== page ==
Close up image of a caretaker helping older woman walk

The Evangelical Lutheran Good Samaritan Society and Sanford, a healthcare system with 44 hospitals and nearly 300 clinics, are moving forward with plans to merge the organizations by Jan. 1, executives have announced.

Each organization’s governing board approved the affiliation this week, which will merge 19,000 Good Sam employees in 24 states with 28,000 Sanford employees in nine states. Good Samaritan in recent years was the largest nonprofit provider of skilled nursing services in the country but the largely rural provider has contemplated shedding assets in recent years amid tough market conditions.

The organizations will evaluate benefits and retirement plans, and “we’ll take best practices,” said Kelby Krabbenhoft, president and CEO of Sanford, during a Facebook Live event Tuesday. But both he and David J. Horazdovsky, president and CEO of the Good Samaritan Society, indicated the merger will mean growth and more opportunities for employees rather than potential layoffs.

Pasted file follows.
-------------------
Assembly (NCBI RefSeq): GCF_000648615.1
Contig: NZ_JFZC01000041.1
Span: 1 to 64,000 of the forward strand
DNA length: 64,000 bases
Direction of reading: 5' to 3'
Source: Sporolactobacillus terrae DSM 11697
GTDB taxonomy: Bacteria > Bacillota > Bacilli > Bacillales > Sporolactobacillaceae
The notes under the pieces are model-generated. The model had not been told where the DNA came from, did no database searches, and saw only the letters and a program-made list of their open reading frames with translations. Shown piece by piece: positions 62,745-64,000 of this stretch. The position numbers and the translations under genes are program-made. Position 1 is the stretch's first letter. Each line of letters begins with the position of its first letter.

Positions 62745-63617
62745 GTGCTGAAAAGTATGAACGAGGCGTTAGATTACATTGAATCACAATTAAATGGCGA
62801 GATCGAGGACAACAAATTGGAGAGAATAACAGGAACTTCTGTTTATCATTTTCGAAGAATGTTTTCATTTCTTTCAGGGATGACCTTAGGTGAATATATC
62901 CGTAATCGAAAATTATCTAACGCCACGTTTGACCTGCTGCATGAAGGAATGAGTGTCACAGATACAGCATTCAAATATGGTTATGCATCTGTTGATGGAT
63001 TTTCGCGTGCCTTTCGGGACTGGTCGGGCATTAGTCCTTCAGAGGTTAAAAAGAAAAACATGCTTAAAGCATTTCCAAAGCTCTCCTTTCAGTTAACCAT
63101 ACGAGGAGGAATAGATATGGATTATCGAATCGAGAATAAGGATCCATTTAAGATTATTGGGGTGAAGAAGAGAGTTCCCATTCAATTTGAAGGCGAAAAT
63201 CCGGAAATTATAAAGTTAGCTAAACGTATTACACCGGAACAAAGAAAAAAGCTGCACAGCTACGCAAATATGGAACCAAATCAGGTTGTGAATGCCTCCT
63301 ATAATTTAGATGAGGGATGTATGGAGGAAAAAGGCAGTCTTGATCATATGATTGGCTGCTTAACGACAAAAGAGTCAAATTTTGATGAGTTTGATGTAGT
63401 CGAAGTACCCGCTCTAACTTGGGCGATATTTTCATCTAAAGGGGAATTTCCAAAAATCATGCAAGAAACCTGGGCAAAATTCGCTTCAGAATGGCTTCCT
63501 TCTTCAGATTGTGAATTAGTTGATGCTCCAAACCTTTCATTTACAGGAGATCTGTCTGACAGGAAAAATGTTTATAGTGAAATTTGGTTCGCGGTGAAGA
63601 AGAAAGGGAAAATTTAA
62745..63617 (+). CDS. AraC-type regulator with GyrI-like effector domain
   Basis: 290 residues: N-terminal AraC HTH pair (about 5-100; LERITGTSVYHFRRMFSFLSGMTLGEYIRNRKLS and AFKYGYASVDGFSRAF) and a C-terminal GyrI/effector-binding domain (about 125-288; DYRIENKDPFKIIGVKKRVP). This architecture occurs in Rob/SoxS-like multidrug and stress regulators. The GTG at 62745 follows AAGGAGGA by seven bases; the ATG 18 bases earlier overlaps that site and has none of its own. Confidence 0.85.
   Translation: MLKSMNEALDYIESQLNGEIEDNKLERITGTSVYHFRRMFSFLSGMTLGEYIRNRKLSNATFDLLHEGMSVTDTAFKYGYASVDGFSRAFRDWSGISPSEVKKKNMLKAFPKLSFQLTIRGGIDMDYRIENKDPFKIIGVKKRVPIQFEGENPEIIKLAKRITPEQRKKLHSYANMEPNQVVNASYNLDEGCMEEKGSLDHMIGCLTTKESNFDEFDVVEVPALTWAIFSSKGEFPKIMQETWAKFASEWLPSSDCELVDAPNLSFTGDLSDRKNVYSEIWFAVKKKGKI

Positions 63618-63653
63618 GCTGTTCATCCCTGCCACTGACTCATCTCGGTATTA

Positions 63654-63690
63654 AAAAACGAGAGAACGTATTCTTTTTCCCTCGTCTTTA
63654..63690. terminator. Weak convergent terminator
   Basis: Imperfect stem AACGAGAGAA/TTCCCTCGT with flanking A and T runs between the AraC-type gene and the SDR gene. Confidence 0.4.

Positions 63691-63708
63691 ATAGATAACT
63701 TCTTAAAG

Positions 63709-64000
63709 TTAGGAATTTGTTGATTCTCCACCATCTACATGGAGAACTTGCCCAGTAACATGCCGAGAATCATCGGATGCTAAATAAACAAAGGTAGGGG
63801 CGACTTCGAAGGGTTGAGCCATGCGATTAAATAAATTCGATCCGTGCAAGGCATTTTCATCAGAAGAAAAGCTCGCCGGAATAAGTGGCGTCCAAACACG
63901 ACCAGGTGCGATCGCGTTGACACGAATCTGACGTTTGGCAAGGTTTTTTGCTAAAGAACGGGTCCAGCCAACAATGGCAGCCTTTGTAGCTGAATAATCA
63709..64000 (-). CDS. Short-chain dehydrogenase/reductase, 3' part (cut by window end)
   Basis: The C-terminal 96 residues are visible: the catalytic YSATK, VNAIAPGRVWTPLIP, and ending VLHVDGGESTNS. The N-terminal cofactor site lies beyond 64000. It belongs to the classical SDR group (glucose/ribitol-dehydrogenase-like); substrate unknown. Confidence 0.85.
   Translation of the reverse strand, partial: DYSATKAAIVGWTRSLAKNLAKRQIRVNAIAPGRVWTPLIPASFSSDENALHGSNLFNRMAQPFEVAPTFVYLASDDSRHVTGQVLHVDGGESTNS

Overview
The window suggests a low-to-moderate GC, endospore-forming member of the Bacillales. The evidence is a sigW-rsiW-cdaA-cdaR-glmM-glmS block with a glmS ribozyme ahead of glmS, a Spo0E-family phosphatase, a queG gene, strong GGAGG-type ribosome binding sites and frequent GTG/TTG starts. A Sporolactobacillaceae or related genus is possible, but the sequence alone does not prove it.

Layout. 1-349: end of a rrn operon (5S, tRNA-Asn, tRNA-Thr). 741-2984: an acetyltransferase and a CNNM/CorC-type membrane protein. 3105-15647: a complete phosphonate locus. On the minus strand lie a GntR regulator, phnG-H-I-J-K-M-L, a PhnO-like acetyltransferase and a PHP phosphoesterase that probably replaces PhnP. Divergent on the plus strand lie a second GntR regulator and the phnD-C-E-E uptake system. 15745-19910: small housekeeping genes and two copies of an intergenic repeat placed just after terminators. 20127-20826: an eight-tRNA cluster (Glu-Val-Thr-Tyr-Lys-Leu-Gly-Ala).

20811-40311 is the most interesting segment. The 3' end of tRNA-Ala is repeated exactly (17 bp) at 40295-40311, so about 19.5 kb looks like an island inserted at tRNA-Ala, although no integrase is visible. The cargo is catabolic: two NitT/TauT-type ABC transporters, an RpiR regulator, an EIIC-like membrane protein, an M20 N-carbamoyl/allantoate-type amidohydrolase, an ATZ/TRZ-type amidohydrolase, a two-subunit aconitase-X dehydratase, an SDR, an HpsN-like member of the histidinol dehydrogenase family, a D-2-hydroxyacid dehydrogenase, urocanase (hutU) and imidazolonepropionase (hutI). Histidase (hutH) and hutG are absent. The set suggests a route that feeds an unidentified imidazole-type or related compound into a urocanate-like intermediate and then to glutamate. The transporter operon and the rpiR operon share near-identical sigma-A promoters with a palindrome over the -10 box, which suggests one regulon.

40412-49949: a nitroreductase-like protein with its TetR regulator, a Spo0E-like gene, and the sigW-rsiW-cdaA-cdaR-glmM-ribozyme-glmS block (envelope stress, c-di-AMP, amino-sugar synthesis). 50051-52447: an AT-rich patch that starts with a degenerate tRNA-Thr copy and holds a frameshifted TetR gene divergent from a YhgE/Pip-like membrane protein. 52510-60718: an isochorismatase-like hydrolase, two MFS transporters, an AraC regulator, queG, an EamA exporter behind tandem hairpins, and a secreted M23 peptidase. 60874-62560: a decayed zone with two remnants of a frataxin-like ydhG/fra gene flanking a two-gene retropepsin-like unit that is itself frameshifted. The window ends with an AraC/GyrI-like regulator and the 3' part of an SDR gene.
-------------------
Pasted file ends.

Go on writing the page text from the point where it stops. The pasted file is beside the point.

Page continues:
“We see exciting opportunities and each and every one of our employees is important to the future,” Horazdovsky said. “We’re in a growth mode. Our employees are the core of all that we do.”

“We know our 50,000 combined families will now receive paychecks from Sanford Health and the Good Sam Society,” Krabbenhoft added.

A Good Sam spokesman added Wednesday that the “affiliation may also provide a flexible staffing model that allows Sanford Health and Society employees to work in new and collaborative ways.”

The merger will need approval from the Federal Trade Commission, which may take months, Krabbenhoft said. But during the Facebook Live event both CEOs stressed the positives, which they said reflected a shared value system of the South Dakota-headquartered healthcare systems.

“This is a kinship that has found itself and found each other after a long journey that started very similarly in our heritage,” Krabbenhoft said. “There’s also a kinship that’s personal. That’s the professional and historical side. Dave and I go back. We go back to a common education experience at Concordia College.”

If the merger is approved, Horazdovsky would become president of the new Good Samaritan under Sanford, while Krabbenhoft would be retained as president and CEO.